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South Africa turn things around to see off Irish

Ireland's prop Cian Healy (R) is tackled by South Africa's fly half Pat Lambie (2nd L)

Ireland’s prop Cian Healy (R) is tackled by South Africa’s fly half Pat Lambie (2nd L) during their Autumn International rugby union match at the Aviva stadium in Dublin, Ireland. South Africa overturned a first half deficit and ill-discipline to open their November tour of the northern hemisphere with a deserved 16-12 victory.

DUBLIN  - South Africa overturned a first half deficit and ill-discipline to open their November tour of the northern hemisphere with a deserved 16-12 victory here Saturday at Lansdowne Road in Dublin.

After a half blighted by poor play and the concession of 11 penalties, leading to a 12-3 deficit, the visitors turned up the intensity and kept Ireland scoreless in the second half to consign Declan Kidney’s understrength side to defeat.

The Springboks had looked vulnerable, and the hosts impressive, but a half time speech by coach Heyneke Meyer had the desired effect.

And with Ireland captain Jamie Heaslip sent to the sin bin moments after the restart, the Boks ruthlessly notched up ten points to steal ahead and grab a lead they refused to relinquish.

“We had a terrible first half, made a lot of mistakes and forced a lot of passes,” South Africa scrum-half Ruan Pienaar told the BBC.

Ireland's hooker Richardt Strauss (2nd R) evades a tackle from South Africa's prop Jannie du Plessis (2nd L)

Ireland’s hooker Richardt Strauss (2nd R) evades a tackle from South Africa’s prop Jannie du Plessis (2nd L) during their Autumn International rugby union match at the Aviva stadium in Dublin. South Africa overturned a first half deficit and ill-discipline to open their November tour of the northern hemisphere with a deserved 16-12 victory.

“But in the second half our forwards made a huge step up, got some good drives going and forced them to make errors.”

Meanwhile, injured Ireland star Brian O’Driscoll was left reflecting on what might have been.

“South Africa were there for the taking. After a nine-point lead at half-time the lads are going to be very disappointed.

“We spoke about not letting South Africa have a purple patch, but they did have one at the start of the second half.”

South Africa came to Dublin hoping to banish the memories of a disappointing third place finish in the Rugby Championship and ease the pressure on the coach, under whose stewardship the Boks have won just four of nine matches.

Meyer had to plan without a host of stars and even worse was to come as Tendai Mtawarira was forced to withdraw hours before kick off, taken to hospital after a recurrence of mild heart palpitations.

CJ van Der Linde, who spent two years in Dublin with Leinster, stepped into the breach but Meyer did have some consistency in his selection, with just three other changes from the side that lost to New Zealand in the last game of the Rugby Championship.

Ireland's wing Tommy Bowe (R) jumps for the ball with South Africa's full back Zane Kirchner

Ireland’s wing Tommy Bowe (R) jumps for the ball with South Africa’s full back Zane Kirchner during their Autumn International rugby union match at the Aviva stadium in Dublin. Ireland let slip a 12-3 half-time lead to lose their one-off test with South Africa, who turned things round to win 16-12.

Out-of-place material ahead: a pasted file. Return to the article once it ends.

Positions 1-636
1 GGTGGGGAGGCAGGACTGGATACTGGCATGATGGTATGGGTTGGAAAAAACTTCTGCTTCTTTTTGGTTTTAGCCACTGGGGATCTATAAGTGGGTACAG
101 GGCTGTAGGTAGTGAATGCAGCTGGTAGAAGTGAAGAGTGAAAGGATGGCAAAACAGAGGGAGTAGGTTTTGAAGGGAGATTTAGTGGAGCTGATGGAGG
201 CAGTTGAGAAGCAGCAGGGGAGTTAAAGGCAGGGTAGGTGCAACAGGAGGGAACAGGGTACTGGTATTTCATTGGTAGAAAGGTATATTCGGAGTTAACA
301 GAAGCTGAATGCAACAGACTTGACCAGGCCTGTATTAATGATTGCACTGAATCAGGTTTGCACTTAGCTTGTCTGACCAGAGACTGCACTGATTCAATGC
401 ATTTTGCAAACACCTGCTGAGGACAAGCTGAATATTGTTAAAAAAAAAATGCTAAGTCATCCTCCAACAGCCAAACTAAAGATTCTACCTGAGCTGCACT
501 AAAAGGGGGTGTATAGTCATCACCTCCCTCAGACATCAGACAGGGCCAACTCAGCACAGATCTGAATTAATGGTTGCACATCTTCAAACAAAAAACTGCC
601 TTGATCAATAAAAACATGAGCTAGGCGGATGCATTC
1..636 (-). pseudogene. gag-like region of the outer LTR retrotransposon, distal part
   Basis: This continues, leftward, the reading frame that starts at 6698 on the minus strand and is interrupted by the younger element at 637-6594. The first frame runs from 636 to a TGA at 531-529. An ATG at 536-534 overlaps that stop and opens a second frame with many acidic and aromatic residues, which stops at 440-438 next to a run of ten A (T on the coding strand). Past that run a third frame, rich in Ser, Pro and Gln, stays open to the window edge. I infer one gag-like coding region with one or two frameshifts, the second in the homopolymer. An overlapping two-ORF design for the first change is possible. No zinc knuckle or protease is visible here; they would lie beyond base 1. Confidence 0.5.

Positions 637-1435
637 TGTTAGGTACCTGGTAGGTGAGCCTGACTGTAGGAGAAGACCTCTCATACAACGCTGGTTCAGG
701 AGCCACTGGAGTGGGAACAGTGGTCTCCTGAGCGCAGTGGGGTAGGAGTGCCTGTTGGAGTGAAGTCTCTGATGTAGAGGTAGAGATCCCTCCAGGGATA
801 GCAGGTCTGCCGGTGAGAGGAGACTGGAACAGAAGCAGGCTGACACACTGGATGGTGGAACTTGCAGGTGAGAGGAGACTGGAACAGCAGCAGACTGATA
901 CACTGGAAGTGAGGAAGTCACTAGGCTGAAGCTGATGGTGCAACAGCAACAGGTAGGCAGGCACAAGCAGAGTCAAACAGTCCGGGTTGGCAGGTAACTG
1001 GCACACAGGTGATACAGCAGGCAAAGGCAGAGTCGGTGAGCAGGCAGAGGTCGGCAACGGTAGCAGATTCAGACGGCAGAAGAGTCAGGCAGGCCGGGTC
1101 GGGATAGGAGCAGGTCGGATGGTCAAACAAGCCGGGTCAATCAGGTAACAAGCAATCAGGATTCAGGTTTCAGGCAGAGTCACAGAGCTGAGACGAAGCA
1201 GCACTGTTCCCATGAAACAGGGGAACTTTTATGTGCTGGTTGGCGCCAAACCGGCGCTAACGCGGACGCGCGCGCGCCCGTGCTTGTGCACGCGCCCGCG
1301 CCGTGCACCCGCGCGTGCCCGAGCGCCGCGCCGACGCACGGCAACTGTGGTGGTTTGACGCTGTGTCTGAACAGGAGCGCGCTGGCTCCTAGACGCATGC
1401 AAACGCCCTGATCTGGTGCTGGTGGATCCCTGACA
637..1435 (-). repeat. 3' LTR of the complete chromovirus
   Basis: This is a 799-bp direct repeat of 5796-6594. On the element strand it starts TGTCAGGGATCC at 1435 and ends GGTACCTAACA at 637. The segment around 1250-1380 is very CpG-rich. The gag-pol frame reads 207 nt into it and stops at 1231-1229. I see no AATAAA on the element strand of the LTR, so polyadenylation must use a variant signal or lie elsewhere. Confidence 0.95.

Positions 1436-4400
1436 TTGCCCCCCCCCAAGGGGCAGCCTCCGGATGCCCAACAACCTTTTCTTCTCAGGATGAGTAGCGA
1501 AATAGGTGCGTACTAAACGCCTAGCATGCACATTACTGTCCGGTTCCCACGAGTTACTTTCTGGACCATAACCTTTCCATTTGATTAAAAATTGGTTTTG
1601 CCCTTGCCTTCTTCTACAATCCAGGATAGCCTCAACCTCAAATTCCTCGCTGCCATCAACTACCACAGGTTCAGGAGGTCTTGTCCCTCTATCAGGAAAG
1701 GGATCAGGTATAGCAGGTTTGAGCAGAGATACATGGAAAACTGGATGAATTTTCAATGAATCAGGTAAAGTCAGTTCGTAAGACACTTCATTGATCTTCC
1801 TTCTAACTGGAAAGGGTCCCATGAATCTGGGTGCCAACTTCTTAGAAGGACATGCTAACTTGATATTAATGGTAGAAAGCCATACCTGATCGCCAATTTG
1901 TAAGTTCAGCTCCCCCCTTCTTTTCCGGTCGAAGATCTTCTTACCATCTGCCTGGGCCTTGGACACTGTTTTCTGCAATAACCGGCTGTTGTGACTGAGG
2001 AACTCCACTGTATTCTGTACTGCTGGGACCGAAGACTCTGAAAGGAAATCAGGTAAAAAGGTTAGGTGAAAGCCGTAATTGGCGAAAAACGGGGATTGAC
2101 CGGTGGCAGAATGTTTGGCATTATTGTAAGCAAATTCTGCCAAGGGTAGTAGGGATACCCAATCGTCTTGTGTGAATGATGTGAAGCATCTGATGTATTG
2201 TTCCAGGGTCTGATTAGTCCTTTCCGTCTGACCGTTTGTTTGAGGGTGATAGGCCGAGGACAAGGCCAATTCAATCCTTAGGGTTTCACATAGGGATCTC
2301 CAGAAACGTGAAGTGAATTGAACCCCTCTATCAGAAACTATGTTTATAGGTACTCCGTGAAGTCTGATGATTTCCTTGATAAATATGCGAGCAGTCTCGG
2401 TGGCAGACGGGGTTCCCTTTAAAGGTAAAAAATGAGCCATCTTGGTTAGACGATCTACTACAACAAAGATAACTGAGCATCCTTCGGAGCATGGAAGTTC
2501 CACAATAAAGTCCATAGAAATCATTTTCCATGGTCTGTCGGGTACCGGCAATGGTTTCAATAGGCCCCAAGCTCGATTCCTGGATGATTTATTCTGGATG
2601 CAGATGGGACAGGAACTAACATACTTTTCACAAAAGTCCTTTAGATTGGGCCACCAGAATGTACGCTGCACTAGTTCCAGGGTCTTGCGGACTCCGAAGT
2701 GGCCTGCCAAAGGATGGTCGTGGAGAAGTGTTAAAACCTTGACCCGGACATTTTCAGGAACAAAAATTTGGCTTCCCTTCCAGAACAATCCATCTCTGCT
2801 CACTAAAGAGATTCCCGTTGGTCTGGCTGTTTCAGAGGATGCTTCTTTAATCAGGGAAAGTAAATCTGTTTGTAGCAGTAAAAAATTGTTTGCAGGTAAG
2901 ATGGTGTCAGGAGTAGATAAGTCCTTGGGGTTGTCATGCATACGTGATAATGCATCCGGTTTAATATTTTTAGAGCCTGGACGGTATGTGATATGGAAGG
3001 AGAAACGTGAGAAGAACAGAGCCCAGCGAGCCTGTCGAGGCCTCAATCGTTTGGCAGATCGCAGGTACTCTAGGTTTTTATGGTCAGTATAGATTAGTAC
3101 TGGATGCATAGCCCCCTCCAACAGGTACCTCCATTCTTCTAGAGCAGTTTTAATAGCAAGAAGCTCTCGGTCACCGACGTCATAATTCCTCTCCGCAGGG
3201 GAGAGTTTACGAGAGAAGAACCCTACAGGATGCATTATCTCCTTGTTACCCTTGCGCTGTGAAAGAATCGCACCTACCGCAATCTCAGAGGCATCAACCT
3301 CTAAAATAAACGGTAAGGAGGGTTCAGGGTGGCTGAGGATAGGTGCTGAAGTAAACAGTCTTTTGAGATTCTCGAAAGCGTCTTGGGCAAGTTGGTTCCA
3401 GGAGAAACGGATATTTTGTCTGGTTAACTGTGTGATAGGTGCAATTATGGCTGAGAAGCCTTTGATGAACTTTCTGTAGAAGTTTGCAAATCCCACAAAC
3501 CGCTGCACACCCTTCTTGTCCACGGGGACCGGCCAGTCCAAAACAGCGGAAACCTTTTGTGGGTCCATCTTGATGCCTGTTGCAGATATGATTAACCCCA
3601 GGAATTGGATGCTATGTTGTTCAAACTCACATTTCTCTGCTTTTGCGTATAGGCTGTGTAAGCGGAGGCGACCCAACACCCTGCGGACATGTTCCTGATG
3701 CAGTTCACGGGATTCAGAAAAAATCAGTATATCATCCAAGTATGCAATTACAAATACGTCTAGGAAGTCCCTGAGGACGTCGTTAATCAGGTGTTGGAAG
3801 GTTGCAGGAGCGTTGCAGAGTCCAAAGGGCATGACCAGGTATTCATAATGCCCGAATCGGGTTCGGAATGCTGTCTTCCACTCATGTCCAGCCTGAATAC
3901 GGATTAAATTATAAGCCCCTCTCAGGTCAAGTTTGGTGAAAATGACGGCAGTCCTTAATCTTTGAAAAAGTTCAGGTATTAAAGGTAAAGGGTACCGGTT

Kidney made seven changes in personnel from the Ireland team humiliated 60-0 by New Zealand in June.

The hosts were hit by an injury crisis and lined up without O’Driscoll, Paul O’Connell, Rory Best, Sean O’Brien, Stephen Ferris and Rob Kearney.

Nevertheless, Ireland raced into a six-point lead by the ten-minute mark thanks to a combination of Jonny Sexton’s flawless kicking and South African indiscipline.

South Africa were struggling to get on the front foot, but a good midfield break from JP Pietersen brought the Boks into Irish territory and a Lambie penalty kick put the first points on the board for the visitors.

Discipline continued to hamper their efforts though, and with the Irish growing in confidence Sexton added a third penalty on 21.

South Africa were on the back foot now, and coughed up another penalty which Sexton dispatched with ease to put nine points between the sides.

Ireland's full back Simon Zebo (2nd R) hands off South Africa's lock Eben Etzebeth (R)

Ireland’s full back Simon Zebo (2nd R) hands off South Africa’s lock Eben Etzebeth (R) during their Autumn International rugby union match at the Aviva stadium in Dublin. South Africa overturned a first half deficit and ill-discipline to open their November tour of the northern hemisphere with a deserved 16-12 victory.

The crowd were enjoying the spectacle, but the noise level lifted a notch when Pietersen enraged both the home crowd and players by charging dangerously into Chris Henry as the Ulster backrow stood waiting to catch a high ball.

Fists flew as referee Wayne Barnes sent the Boks wing to the bin, with Pietersen perhaps lucky to avoid a red card.

With the clock ticking toward half time, Keith Earls squandered Ireland’s best try-scoring opportunity, throwing his pass ahead of Bowe with the winger in space out wide.

Sexton and Pienaar missed kicks before the break, but the key moments were to come after the restart as the Boks upped their tempo and turned the game on its head.

Heaslip was sent to the bin for collapsing a maul with South Africa camped on the Irish line and just seconds later the Boks ruthlessly pushed home their advantage through a try by Pienaar.

Lambie added the extras to put the visitors ahead for the first time in the match and the young outhalf slotted another penalty on 69 to ensure victory.

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